The UK-based Confederation of Paper Industries (CPI) has written an open letter to the new Prime Minster urging urgent action to address unsustainable energy costs in the UK.
The letter was accompanied by a position paper outlining the issues and proposing a number of potential actions. The paper calls on the Government to make good on its promises of support for Energy Intensive Industries. In particular:
- The Government’s commitment through the British Energy Security Strategy to lower industrial energy prices compared to costs in competitor nations;
- The establishment of an innovation fund paid for by the £10 bn (to date) UK ETS allowance auction receipts;
- Measures to curb excessive rises in carbon taxes;
- A coherent UK industrial strategy, rebalancing the economy and promoting UK industrial growth as a desirable outcome.
Andrew Large, Director General, CPI, commented, “We urge the new Prime Minster to match the severity of the current energy crisis with actions to support the UK paper industries and our other manufacturing companies. Paper-based products are fundamental to a number of critical supply chains. The sharp increase in energy costs coupled with an inability to pass on those costs to customers in a competitive European market is causing substantial problems for our members. We note that the EU has adopted a Crisis Framework that enables support for energy intensive industries together with energy market reform and we urge our UK Government to match their actions. Failure to act risks an immediate decline in UK investment attractiveness and further falls in UK productive capacity.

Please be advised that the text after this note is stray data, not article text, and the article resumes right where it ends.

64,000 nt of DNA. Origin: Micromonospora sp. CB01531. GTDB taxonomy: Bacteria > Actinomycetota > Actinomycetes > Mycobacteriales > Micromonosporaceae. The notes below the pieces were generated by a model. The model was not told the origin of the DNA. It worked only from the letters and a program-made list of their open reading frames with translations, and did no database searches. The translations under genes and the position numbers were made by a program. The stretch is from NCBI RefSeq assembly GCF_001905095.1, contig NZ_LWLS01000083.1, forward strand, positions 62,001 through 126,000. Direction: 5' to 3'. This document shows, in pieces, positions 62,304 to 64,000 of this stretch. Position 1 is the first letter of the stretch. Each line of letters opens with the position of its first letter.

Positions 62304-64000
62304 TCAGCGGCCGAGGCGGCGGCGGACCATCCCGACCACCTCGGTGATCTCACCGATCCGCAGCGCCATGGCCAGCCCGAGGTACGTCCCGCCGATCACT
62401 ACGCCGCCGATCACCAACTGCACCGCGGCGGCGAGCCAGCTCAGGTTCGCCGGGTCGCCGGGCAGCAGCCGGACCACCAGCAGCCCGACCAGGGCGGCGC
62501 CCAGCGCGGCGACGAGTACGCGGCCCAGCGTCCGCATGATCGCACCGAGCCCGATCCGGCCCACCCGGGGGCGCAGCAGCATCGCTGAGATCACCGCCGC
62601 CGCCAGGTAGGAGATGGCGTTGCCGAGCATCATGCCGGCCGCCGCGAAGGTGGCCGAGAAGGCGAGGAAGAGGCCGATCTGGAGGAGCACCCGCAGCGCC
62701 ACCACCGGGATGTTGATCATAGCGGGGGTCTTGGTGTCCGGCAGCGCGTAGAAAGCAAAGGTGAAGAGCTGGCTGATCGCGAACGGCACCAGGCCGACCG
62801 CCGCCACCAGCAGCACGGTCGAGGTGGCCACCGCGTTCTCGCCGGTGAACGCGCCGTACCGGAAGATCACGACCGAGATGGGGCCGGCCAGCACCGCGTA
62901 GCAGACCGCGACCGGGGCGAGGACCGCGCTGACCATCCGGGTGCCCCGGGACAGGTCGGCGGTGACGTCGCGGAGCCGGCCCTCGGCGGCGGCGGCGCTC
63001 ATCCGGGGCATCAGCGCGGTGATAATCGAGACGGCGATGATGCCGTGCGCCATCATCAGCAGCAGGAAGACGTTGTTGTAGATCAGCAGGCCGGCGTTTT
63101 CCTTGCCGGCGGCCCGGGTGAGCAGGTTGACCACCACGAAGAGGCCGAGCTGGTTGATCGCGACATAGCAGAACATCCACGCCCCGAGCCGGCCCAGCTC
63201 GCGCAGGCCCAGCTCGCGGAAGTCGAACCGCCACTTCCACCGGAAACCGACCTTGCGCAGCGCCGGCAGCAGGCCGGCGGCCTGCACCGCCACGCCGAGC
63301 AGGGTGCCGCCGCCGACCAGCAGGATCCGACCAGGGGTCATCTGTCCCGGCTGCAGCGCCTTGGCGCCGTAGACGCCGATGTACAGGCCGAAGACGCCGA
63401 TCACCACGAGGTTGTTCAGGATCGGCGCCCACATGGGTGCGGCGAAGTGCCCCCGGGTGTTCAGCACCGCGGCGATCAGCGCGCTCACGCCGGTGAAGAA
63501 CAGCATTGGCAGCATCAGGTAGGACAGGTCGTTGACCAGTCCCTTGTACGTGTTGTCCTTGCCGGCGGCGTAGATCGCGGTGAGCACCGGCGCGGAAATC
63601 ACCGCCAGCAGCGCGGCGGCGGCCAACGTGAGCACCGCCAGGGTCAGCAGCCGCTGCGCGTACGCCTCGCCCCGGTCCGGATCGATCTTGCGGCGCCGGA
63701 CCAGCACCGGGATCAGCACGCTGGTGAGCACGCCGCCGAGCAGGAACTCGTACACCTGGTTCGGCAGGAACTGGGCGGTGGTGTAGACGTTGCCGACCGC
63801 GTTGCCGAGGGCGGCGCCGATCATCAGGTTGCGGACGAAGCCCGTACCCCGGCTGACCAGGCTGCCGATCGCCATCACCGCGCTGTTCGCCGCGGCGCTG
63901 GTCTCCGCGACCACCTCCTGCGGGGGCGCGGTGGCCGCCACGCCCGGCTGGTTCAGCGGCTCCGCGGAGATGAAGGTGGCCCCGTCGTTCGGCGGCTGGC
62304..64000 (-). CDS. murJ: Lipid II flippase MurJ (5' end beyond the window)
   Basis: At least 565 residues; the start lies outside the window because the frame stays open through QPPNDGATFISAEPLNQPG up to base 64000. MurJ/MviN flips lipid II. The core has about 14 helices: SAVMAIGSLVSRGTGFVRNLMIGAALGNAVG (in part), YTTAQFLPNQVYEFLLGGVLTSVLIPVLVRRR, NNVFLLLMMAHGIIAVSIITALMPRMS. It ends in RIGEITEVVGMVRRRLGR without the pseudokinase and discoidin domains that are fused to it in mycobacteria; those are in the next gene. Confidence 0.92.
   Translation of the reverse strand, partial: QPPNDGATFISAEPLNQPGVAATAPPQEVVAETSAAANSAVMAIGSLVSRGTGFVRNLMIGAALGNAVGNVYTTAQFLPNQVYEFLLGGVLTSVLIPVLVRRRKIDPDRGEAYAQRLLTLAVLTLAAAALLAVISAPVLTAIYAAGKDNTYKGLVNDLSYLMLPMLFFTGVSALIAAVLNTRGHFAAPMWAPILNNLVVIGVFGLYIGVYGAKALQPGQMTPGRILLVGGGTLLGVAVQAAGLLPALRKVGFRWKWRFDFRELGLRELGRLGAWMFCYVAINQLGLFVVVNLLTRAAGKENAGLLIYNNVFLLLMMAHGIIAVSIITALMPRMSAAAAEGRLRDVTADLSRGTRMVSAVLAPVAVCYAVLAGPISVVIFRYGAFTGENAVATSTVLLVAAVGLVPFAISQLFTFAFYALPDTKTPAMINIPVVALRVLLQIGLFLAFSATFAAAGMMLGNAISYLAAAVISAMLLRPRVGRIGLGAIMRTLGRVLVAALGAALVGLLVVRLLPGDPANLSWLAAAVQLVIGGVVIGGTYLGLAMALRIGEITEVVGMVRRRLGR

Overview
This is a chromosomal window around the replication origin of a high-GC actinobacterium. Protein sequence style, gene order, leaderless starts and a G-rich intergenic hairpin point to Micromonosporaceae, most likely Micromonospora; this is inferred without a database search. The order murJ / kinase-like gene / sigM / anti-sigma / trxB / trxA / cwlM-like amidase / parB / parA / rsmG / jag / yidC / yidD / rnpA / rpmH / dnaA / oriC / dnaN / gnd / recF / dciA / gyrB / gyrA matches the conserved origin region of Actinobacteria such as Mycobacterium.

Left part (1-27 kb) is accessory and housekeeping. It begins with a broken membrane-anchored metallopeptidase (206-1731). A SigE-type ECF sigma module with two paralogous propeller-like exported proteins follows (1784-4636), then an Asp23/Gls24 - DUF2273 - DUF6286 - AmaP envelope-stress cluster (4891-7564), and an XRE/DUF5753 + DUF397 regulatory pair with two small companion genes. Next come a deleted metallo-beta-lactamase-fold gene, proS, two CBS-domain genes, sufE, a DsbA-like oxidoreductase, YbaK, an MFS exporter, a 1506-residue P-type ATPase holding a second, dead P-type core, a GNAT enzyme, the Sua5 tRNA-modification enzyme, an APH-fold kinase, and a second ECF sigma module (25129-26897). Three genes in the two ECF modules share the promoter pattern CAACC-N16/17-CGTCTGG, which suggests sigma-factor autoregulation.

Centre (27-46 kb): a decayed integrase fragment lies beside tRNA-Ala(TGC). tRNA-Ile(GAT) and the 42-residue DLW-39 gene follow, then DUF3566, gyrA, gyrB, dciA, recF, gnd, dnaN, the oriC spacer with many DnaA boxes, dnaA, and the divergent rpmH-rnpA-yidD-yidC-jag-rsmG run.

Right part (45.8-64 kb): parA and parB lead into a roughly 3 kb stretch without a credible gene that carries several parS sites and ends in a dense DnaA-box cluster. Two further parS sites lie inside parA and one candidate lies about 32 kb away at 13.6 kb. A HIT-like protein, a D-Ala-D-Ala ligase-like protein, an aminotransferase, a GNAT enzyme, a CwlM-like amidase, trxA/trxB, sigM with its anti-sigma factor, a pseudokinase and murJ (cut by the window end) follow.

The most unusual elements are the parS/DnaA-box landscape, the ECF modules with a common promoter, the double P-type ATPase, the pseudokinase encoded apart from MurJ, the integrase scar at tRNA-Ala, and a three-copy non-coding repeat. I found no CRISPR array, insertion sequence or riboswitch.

“The products that our members produce are ubiquitous in society. They are toilet paper and hand towels; food packaging and online delivery boxes; newsprint and magazine papers; as well as a host of other specialty papers that are used in advanced manufacturing, battery making and within the NHS. The long term supply of many of these products from UK mills is now at greater risk than at any time in recent years. UK jobs and supply chains are in question, and unless action is taken swiftly, then the impacts will be clearly noticed by consumers as supermarket shelves empty and home deliveries slow,” he concluded.